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By:  Robert Doty & Preston Brooks

From timber country to the urban core, California is struggling to get its brownfield sites—land contaminated or believed to be contaminated by hazardous chemicals—back into productive use.  The elimination of California’s redevelopment agencies in 2011-2012 set the process back dramatically, and the state’s next best tool was set to expire this year.  A campaign spearheaded by the California Association for Local Economic Development and Senator Bob Hertzberg secured passage of SB 820, saving California’s Land Reuse and Revitalization Act (CLRRA) from extinction.  Drawing on his experience in the group that originally drafted the statute, CCN partner Robert Doty served as the sponsors’ expert in SB 820’s legislative meetings and hearings.  

CLRRA is Chapter 6.82 of the California Health and Safety Code.  It was enacted in 2004 to help restore sites burdened by shoddy chemical handling and disposal practices.  All too often these sites sit unused, or badly underutilized, because the legal and regulatory challenges associated with them drive development toward sites without such chemical problems—greenfields.  

The “greenfields before brownfields” cycle often reinforces a downward socio-economic spiral in areas most needing economic renewal, and it broadly undermines land use and environmental policies tied to reducing sprawl.  Brownfield stagnation also frustrates the state’s efforts to build more housing in urban core areas, because many sites well suited to that purpose were once occupied by business with lax chemical handling practices.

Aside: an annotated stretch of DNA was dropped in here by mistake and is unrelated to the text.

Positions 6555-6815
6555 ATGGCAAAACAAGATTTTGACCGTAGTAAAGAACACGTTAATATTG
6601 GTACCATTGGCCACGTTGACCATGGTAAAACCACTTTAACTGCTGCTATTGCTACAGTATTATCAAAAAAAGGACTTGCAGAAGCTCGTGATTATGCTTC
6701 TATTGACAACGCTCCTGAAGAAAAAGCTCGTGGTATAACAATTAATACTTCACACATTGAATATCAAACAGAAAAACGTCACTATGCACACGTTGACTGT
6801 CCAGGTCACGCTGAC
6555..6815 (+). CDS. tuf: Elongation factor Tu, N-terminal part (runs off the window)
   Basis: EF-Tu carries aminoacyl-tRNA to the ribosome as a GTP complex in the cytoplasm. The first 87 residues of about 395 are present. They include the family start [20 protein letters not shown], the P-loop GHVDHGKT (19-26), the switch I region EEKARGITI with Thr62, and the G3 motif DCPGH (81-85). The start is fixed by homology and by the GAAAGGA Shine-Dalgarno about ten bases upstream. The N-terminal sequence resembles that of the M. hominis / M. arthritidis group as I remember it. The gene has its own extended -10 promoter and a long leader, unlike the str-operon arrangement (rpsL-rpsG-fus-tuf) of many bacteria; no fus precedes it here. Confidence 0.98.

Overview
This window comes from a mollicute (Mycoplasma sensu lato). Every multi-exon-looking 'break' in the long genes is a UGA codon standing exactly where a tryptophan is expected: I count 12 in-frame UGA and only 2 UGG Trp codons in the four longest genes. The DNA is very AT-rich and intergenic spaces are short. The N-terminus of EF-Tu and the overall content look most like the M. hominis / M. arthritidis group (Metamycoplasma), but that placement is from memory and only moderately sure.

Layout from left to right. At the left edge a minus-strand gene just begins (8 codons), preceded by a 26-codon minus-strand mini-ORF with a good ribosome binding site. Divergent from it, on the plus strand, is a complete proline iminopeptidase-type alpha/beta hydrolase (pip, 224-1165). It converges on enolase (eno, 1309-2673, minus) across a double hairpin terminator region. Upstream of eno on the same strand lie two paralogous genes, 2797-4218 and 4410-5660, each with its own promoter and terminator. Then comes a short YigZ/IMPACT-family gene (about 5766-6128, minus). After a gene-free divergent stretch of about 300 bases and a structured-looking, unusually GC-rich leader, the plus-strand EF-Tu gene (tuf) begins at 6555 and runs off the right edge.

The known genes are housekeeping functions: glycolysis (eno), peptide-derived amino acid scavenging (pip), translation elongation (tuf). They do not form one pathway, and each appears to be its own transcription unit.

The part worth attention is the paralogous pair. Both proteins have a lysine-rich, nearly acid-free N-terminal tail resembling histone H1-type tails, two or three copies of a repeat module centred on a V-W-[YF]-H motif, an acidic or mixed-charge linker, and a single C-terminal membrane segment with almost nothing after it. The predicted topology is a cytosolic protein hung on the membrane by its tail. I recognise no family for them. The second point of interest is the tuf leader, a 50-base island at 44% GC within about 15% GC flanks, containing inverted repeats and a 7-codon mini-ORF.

CLRRA addresses these brownfield challenges by clarifying and simplifying the liability and regulatory framework for these sites.  The fear of liability for cleanup costs disproportionate to the anticipated redeveloped value of a site is typically the biggest hurdle for brownfield redevelopers, whether private or public sector.  

CLRRA addresses this challenge in multiple ways, most notably by conferring on “bona fide purchasers” a statutory immunity for cleanup work beyond the “response plan” needed to make the site suitable for a proposed redevelopment.  This allows brownfield redevelopers to understand what their cleanup obligations will be.  Clarity on this point allows them to confirm that their cleanup costs fit within a financial pro forma that is viable to debt and equity capital sources, both.  CLRRA also strengthens cost recovery leverage, another aspect of the liability framework that can be critical to the financial pro forma for complex brownfield sites.  

Fear of a byzantine regulatory process that swallows resources and sanity itself is the second hurdle that must typically be overcome.  CLRRA addresses this challenge by laying out a procedural path that balances interests with inherent tensions—development efficiency, scientific certainty, and public input.  

In general, CLRRA starts with a Phase I Environmental Site Assessment and an agreement to pay a regulatory agency’s oversight costs.  The statutory immunities trigger at this early juncture.  The developer then works through four streamlined steps:  site assessment, cleanup planning, public comment, and implementation/completion certification.  The objective is to make the site safe for its intended use(s) as defined in local planning and zoning documents, not to evaluate and cure every conceivable issue associated with the contamination.  

As with most statutes, CLRRA involved some awkward sausage making, so it has intricacies and exceptions that can be mystifying.  Certain sites, for example, are simply ineligible for CLRRA treatment despite being no more and no less complex than sites that are eligible.  Nonetheless, CLRRA and SB 820 represent huge steps in California’s ongoing efforts to revitalize brownfields.  

Attorneys in CCN’s Environmental Practice Group routinely counsel clients on CLRRA matters throughout California.  If you have any questions or need assistance, please contact Preston Brooks in Los Angeles, Robert Doty in San Francisco or any of the other experienced environmental attorneys at Cox, Castle & Nicholson LLP.

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